Identyfikacja śladów użytkowania kamiennych i ceramicznych form odlewniczych z późnej epoki brązu / Identification of traces of use on Late Bronze Age stone and ceramic casting moulds
1 – AGH Akademia Górniczo-Hutnicza im. Stanisława Staszica w Krakowie, Wydział Odlewnictwa, ul. Reymonta 23 (pawilon D-8), 30-059 Kraków; 2 – Uniwersytet Jagielloński, Instytut Archeologii, ul. Gołębia 11, 31-007 Kraków
In: E. Tomczak, A. Szczepanek, P. Jarosz 2021. Gogolin-Strzebniów, stanowisko 12. Cmentarzysko kultury łużyckiej na Wyżynie Śląskiej, Ocalone Dziedzictwo Archeologiczne 11, Pękowice: Stowarzyszenie Archeologów Terenowych „Stater”, Wydawnictwo Profil-Archeo, p. 131-144.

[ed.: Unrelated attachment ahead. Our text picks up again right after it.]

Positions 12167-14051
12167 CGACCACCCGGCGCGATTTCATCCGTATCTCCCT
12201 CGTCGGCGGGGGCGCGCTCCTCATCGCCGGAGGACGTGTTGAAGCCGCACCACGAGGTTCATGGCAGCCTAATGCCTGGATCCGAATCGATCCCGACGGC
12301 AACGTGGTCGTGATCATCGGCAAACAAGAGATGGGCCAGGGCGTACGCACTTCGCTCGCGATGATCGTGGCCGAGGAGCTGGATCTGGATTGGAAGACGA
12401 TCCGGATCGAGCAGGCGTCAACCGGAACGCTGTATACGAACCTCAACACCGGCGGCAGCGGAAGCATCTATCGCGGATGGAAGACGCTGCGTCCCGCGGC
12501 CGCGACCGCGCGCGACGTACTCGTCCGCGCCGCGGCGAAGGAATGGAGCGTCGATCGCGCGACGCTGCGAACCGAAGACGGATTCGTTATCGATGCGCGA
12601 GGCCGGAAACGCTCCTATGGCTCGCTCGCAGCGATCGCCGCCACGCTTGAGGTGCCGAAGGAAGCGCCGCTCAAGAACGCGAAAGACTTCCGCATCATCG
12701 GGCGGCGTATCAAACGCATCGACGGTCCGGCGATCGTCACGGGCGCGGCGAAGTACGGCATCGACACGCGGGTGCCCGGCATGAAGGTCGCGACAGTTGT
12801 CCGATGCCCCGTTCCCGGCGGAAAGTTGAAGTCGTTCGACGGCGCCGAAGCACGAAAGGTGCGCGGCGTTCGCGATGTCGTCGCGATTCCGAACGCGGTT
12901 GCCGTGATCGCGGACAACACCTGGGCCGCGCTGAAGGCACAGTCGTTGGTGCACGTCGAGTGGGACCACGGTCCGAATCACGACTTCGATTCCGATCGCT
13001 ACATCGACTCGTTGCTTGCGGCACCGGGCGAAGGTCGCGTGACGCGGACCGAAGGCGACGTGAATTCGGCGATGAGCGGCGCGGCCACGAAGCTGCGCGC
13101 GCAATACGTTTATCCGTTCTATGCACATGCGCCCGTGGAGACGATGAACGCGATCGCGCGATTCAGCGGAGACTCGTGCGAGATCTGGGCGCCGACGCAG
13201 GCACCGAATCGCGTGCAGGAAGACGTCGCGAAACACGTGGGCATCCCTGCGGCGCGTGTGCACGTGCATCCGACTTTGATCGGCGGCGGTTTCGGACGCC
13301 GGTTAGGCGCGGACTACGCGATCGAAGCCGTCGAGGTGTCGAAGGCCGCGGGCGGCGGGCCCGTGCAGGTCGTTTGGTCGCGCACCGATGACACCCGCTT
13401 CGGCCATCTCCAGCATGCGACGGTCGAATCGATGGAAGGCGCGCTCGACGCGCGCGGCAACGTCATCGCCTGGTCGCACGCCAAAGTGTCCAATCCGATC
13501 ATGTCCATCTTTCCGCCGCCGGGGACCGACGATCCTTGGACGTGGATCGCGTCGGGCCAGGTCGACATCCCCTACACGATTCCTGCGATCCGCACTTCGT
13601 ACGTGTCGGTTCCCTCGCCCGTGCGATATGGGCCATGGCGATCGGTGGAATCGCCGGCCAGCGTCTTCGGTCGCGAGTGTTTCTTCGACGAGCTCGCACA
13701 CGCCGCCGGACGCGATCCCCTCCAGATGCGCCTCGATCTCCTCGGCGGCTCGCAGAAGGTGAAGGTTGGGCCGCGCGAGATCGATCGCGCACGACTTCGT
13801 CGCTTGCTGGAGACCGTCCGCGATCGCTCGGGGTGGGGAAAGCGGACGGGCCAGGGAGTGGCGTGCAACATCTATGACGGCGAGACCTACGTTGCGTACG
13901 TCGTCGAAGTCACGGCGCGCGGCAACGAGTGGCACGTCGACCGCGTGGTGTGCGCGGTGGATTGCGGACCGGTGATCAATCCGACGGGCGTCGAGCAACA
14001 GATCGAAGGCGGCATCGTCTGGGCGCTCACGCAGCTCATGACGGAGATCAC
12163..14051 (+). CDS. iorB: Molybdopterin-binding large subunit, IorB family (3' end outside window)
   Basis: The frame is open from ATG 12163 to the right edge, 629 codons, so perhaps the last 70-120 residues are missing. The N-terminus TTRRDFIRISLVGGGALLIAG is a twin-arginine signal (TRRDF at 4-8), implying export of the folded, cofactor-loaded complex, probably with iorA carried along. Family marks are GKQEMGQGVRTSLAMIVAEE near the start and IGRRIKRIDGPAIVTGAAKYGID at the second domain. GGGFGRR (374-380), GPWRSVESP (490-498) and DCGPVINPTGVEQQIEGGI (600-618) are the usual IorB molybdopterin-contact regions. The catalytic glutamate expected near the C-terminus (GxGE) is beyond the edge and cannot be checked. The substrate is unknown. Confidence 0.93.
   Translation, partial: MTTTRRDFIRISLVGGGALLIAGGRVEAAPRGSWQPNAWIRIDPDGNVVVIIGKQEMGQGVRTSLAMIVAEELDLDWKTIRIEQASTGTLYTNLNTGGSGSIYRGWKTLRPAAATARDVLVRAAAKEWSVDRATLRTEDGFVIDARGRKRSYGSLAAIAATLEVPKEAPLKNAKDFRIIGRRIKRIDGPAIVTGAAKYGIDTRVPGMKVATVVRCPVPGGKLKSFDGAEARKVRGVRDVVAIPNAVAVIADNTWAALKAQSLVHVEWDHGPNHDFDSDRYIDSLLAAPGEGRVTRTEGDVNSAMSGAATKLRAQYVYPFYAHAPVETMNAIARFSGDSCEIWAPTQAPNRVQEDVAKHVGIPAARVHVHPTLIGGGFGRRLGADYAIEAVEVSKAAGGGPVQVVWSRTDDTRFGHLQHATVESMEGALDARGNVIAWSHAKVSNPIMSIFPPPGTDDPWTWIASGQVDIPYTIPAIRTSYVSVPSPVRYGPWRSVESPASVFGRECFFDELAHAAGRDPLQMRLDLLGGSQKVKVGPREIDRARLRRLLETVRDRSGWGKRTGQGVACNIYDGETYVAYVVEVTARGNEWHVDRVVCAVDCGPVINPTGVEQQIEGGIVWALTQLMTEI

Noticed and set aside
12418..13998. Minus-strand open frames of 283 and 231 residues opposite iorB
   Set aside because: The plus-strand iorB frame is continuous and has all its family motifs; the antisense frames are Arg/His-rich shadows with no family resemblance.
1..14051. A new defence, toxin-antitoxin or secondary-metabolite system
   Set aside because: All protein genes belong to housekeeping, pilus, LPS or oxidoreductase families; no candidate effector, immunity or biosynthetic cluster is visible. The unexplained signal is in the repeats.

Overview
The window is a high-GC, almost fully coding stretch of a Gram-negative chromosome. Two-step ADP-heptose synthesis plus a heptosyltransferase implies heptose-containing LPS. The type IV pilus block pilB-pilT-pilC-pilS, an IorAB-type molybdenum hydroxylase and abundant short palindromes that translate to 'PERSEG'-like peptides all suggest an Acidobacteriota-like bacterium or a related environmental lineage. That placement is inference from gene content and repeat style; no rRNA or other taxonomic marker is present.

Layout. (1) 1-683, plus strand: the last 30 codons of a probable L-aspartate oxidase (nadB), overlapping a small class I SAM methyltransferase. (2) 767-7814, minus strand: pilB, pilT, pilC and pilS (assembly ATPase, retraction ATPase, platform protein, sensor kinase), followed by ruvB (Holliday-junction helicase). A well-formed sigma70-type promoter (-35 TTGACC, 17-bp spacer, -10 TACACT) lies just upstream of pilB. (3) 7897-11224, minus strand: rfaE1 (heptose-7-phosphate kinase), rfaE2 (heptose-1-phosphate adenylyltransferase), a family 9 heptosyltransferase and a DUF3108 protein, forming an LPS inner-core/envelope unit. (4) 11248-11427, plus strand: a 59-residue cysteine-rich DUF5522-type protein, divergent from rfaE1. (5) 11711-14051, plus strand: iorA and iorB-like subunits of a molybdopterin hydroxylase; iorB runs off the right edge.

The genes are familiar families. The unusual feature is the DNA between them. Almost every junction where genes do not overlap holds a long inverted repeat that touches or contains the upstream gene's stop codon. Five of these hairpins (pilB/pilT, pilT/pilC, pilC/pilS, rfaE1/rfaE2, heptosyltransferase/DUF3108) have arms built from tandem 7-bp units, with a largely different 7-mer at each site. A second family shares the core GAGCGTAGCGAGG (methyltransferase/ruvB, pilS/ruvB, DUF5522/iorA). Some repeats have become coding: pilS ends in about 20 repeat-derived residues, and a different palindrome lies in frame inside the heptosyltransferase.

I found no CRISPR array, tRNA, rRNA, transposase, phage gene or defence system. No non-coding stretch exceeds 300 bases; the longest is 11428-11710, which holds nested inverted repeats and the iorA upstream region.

Summary: A unique set of one- and two-piece casting moulds was found in a cremation burial (grave no. 24) discovered in a Late Bronze Age (900–800 BC) biritual cemetery of the Lusatian Culture in Gogolin-Strzebniów (Silesia), on the basis of which this grave was considered to be the burial of a bronze foundryman. Four two-piece moulds (two ceramic and two stone) and one ceramic one-piece mould were subjected to microscopic observations and spectral studies in order to identify potential traces of use, especially use in the production of casts. The results of the macroscopic observations and energy dispersive X-ray fluorescence (ED-XRF) studies indicated that all of the moulds examined were used according to their function, i.e. for the production of copper alloy casts, before being deposited in the grave. The presence of metallic elements was higher in the stone moulds than in the ceramic ones, which is due to the nature of the material and its resistance to the influence of high temperature and physico-chemical factors. It was possible to identify specimens that were probably used longer (mould for sickles and rods – no. 97) or shorter (mould for rods – no. 24-7) before being deposited in the ground. This supports the hypothesis that a functional casting workshop instrumentarium was deposited in the grave inventory, rather than a set of moulds made specifically for funerary purposes. Interesting is the finding of a one-piece ceramic mould for rods (length ca. 13.5 cm), which were poured after setting the mould at an angle of 30–45 degrees. It confirms the local casting of bronze rods as semi-products for further distribution among the communities of the Lusatian culture in the Oder region.